Super Budget Committee is not so super

Greg Nash

When the bipartisan budget agreement was unveiled last week, one news report mentioned in passing that the deal included the creation of “a new, super budget committee.” That misleading terminology must have triggered heart tremors in those who remember the last time Congress created a budget “super committee” in 2011.

Among other things, the Budget Control Act Congress enacted that August established a Joint Select Committee on Deficit Reduction and charged it with recommending, no later than Nov. 23, at least $1.5 trillion in spending cuts over ten years. On Nov. 21 the joint committee issued a statement that, “After months of hard work and intense deliberations,” it was unable “to make any bipartisan agreement” prior to the committee’s deadline. Consequently, the fallback axe, known as sequestration (designed primarily as a scare tactic to force a committee solution) fell, producing massive across-the-board spending cuts in defense and domestic spending alike.

{mosads}The Bipartisan Budget Act just enacted, on the other hand, raised the stringent statutory spending ceilings, enabling Congress once again to wiggle-out from under the dread sequester guillotine. In the process, according to estimates by the Committee for a Responsible Federal Budget, it raises deficits another $420 billion (with interest) over the next decade, and, if made permanent, increases the national debt by another $2 trillion. That outraged fiscal conservatives, though not enough to sink the deal. One of the sops thrown to the deficit hawks in the act was creation of a Joint Select Committee on Budget and Appropriations Process Reform. Far from being a budget super committee in the 2011 mold, it is more analogous to the 1972 Joint Study Committee on Budget Control. That committee’s recommendations a year later led to the enactment of the Congressional Budget and Impoundment Control Act of 1974 (creating the very process now under fire).

The latest iteration has the simply-worded goal, “to reform the budget and appropriations process,” and general duty to provide “recommendations and legislative language that will significantly reform the budget and appropriations process.” The 16-member joint committee is to be appointed by the leaders of the two houses within 14-days of enactment, evenly divided between chambers and parties.

The joint committee must hold its first public session not later than 30-calendar days after enactment, and hold at least five public meetings or hearings this year. Its final recommendations, with legislative language, are due no later than Nov. 30, 2018, upon the approval of a majority of committee members of each party from each house. In the Senate, the bill must be introduced by the majority leader and referred to the Senate Budget Committee. It must report it without change, either favorably or unfavorably, within seven days after introduction, or be discharged.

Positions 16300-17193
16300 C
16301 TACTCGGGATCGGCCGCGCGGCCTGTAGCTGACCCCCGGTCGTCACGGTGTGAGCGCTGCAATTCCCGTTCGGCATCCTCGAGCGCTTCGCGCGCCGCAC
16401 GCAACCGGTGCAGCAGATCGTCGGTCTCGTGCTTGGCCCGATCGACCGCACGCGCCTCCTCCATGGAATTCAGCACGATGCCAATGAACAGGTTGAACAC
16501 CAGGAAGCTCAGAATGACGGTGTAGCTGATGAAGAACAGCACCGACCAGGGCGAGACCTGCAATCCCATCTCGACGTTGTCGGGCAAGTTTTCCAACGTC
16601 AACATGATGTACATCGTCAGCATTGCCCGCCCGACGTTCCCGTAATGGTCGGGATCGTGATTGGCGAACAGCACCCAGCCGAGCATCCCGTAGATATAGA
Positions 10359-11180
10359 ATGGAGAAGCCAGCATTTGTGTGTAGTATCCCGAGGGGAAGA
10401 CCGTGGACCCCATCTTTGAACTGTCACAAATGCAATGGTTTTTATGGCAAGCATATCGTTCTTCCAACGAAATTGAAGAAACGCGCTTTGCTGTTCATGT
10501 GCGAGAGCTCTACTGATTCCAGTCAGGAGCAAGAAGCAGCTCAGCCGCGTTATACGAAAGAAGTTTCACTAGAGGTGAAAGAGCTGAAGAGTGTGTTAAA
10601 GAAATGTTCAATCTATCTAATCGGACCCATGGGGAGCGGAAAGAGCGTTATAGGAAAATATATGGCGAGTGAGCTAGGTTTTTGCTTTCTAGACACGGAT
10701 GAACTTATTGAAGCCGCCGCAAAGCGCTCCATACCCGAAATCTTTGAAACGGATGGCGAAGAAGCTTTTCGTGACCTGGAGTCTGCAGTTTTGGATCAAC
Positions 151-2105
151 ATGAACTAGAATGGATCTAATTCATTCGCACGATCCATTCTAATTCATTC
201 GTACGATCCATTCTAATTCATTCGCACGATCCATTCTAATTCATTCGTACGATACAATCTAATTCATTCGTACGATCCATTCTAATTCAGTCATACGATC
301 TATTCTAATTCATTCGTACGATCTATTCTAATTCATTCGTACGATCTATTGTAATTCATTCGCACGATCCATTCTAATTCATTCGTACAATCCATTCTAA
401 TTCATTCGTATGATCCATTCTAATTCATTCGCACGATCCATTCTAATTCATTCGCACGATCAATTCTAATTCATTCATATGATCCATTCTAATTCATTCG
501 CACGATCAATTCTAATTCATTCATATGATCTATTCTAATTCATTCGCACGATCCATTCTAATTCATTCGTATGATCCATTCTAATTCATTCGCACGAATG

The act provides expedited procedures for Senate consideration of a motion to proceed to the bill’s consideration. After 10 hours of floor debate, the motion to proceed requires a three-fifths vote for adoption. The vote must take place no later than the last day of the 115th Congress. No special procedures are provided for House introduction, committee referral or reporting of the joint committee’s bill, or for its floor consideration.

The bill terminates the joint committee on Dec. 31, 2018, or 30 days after submission of its report and legislative recommendations. Presumably, the joint committee’s bill would be reintroduced at the beginning of the 116th Congress, and the committee could either be recreated or the bill’s final processing taken over by the budget and/or rules committees of the two houses. In 1973, the joint study committee on the budget was re-established by law because its final recommendations were not due until the close of the first session of the 93rd Congress.

Joint committees have a mixed history in Congress. While they were used more frequently in the mid-twentieth century, the Senate in effect swore-off standing joint committees after the House abolished the Joint Committee on Atomic Energy in 1977. The remaining joint committees include the Joint Economic and Joint Revenue committees (the latter essentially a staff tax-scoring operation); and two joint house-keeping panels (Library and Printing).

The two most recent temporary joint committees both met with failure –the 2011 deficit reduction joint committee described above, and the 1993-94 Joint Committee on the Organization of Congress. The latter effort was torpedoed in part by a group of House majority Democrats who refused to support any joint congressional reform proposal unless it included abolition of the Senate filibuster. That issue is likely to arise again with the latest joint committee, this time with House majority Republicans (and President Trump) pressuring for ending the three-fifths cloture vote on filibusters, at least on appropriations bills.

Don Wolfensberger is a fellow at the Woodrow Wilson Center and Bipartisan Policy Center and former staff director of the House Rules Committee. He is author of Changing Cultures in Congress: From Fair Play to Power Plays (forthcoming).

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